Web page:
Sensational Sunrise

 

Already in this young calendar year, I have become irrationally upset at having missed a sunrise.  This dazzling world‘s irreproducible morning display.

I voiced my sadness to a colleague later that day, telling her how extraordinary the color had been, white-gold waves seeping into bright pink and variegated plum.  It was, I told her, similarly as saturated as the Valentine’s Day sunset I had chased into her west-facing office (from my windowless one) last year, sliding her vertical blinds aside and pointing to the enormous bruised purple heart cloud floating on a wavering sea of yellow-orange crepuscular rays.  (Mmmhuh, she nodded politely.  Evidently I was the only one to see it that way.  It was another particularly tough February 14th.)

Quite rationally, she wondered how I could so vividly describe a sunrise that I had missed.

It took me more than a few beats to realize I hadn’t missed sunrise at all.  I had seen it at its glorious peak as I exited the highway just as the sun was about to emerge on the horizon.

What I had missed was the chance to take a picture, to commemorate a part of it–to be able to share it, to pass it along to someone who had indeed missed it.

I collect sunrises, but do so very imperfectly, and without the overwhelming synesthesia of solitude.  My photographs don’t dance with the glittering indigo diamonds of cross-wakes as fishing boats glide out to sea.  Living things become one-dimensional shadows–a viewer can see only the  most recent vogue pose struck by a silent cormorant atop a mast.  Looking at a picture, you cannot taste the sea air or feel the crunch of underwater barnacles or hear the morning light lyrically unfold.

And in my friend’s observation I may have discovered a key to my writer’s block.

All I can ever capture of loss, of my husband and all other missing beings who have become some part of me, is what I can put into the language of words and pictures.  I want to tell their stories, but the tools I have are, in the supremely elegant words of Primo Levi in A Tranquil Star, “inadequate and [seem] laughable, as if someone were trying to plow with a feather.”  That language “that was born with us, [is] suitable for describing objects more or less as large and long-lasting as we are. It doesn’t go beyond what our senses tell us.”

Perhaps it has become difficult to write because I feel I should have moved forward–that I have nothing useful to say now that I am somehow on the cusp of a second decade of living with this never-ending grief, now augmented by the half-life of the additional losses we all accrue.

All I can ever capture of a sunrise is what it looked like, but maybe that is–or should be–enough.  Maybe that dollop of beauty, which I am almost always the only person in sight to behold, is enough to share.  And maybe it’s enough to be able to write about what you know of the people you love and have loved, especially those who can no longer tell their stories.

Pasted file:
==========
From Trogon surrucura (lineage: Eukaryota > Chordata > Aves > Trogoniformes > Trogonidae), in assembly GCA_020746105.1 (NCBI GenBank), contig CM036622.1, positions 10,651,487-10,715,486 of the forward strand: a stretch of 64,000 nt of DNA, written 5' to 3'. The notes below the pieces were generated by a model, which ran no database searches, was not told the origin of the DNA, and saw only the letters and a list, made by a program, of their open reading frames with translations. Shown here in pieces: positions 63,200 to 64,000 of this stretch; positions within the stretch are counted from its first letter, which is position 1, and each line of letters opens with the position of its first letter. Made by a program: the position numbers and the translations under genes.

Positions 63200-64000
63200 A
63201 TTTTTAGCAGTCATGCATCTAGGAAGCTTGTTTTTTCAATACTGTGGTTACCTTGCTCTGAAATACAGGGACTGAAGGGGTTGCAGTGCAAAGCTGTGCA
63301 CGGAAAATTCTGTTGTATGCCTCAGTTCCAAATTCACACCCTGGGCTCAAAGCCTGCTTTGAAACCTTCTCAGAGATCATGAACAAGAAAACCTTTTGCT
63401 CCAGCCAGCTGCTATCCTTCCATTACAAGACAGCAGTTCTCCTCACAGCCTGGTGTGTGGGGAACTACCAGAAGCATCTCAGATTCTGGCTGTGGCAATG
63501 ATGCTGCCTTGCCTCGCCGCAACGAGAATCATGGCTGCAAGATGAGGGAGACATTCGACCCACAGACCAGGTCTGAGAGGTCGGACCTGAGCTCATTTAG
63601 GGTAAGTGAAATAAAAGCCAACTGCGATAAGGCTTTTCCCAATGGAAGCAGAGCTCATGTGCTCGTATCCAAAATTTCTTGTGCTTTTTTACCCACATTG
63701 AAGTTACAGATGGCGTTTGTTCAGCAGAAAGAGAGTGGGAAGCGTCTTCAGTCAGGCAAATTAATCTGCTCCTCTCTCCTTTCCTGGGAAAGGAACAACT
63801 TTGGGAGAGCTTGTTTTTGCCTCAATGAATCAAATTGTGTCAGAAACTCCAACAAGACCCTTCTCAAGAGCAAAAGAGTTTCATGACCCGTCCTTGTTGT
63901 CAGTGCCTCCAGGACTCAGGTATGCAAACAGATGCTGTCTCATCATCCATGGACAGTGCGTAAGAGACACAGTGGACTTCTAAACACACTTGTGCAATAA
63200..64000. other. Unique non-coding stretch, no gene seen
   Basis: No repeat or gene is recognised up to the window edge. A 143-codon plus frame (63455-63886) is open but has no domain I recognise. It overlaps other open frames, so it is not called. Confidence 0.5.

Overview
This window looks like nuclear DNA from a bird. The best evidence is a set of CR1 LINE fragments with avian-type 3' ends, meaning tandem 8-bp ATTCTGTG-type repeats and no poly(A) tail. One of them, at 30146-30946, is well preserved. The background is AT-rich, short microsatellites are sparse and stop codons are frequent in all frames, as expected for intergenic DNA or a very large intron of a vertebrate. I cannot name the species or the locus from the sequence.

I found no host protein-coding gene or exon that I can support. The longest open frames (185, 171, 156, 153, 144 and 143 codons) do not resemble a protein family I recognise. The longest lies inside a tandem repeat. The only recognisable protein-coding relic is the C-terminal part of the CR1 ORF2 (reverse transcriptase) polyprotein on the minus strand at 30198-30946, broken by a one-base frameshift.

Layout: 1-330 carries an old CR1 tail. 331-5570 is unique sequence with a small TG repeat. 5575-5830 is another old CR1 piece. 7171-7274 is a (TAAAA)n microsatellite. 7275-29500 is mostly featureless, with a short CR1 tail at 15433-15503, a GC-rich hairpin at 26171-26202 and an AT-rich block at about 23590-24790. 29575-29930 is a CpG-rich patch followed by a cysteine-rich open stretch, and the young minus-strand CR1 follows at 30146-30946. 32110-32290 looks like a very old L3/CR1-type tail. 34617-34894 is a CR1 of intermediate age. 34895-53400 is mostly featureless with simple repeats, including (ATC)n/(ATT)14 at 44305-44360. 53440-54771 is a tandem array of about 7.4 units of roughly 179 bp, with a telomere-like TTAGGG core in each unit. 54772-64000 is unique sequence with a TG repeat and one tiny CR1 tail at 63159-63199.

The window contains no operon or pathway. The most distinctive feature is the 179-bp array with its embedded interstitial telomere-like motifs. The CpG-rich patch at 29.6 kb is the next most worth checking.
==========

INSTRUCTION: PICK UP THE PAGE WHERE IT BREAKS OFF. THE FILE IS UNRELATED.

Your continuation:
I did not, after all, miss that sunrise.

Let me tell you about it.

I have known people who live and have lived lives filled with kindness, humor, wisdom, and grace.

Please allow me to tell you about them…

 

 

 

 

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To the Lighthouses

She saw the light again. With some irony in her interrogation, for when one woke at all, one’s relations changed, she looked at the steady light, the pitiless, the remorseless, which was so much her, yet so little her, which had her at its beck and call . . . . [S]he thought, watching it with fascination, hypnotised, as if it were stroking with its silver fingers some sealed vessel in her brain whose bursting would flood her with delight, she had known happiness, and it silvered the rough waves a little more brightly, as daylight faded, and the blue went out of the sea and it rolled in waves of pure lemon which curved and swelled and broke upon the beach . . . .

That steady light, “true and tried, so well and long,”  is notable perhaps above all for its assurance of coming around again.  It was the beacon emitted from the eponymous, inanimate lead character of  Virginia Woolf’s To the Lighthouse.

A lighthouse delivers the precise visible counterpoint to Woolf’s lightly-sleeping heroine’s understanding of the slice of hidden darkness which form’s a sentient being’s reductive essence: alone and awake, “All the being and the doing, expansive, glittering, vocal, evaporated; and one shrunk, with a sense of solemnity, to being oneself, a wedge-shaped core of darkness, something invisible to others… and this self having shed its attachments was free for the strangest adventures.”

Unlike with us humans, its core is the light.  And the darkness carries no negative weight.

To the extent obsession is problematic, I have developed a bit of a lighthouse issue during the past decade.

A fluency in Fresnel lenses, colored and clear, glittering with rainbow arcs when the sun skirts their layered crystal rings.

An appreciation of the unique counted measure of each lighthouse’s cycling strobe, a perpetual beat with no melody.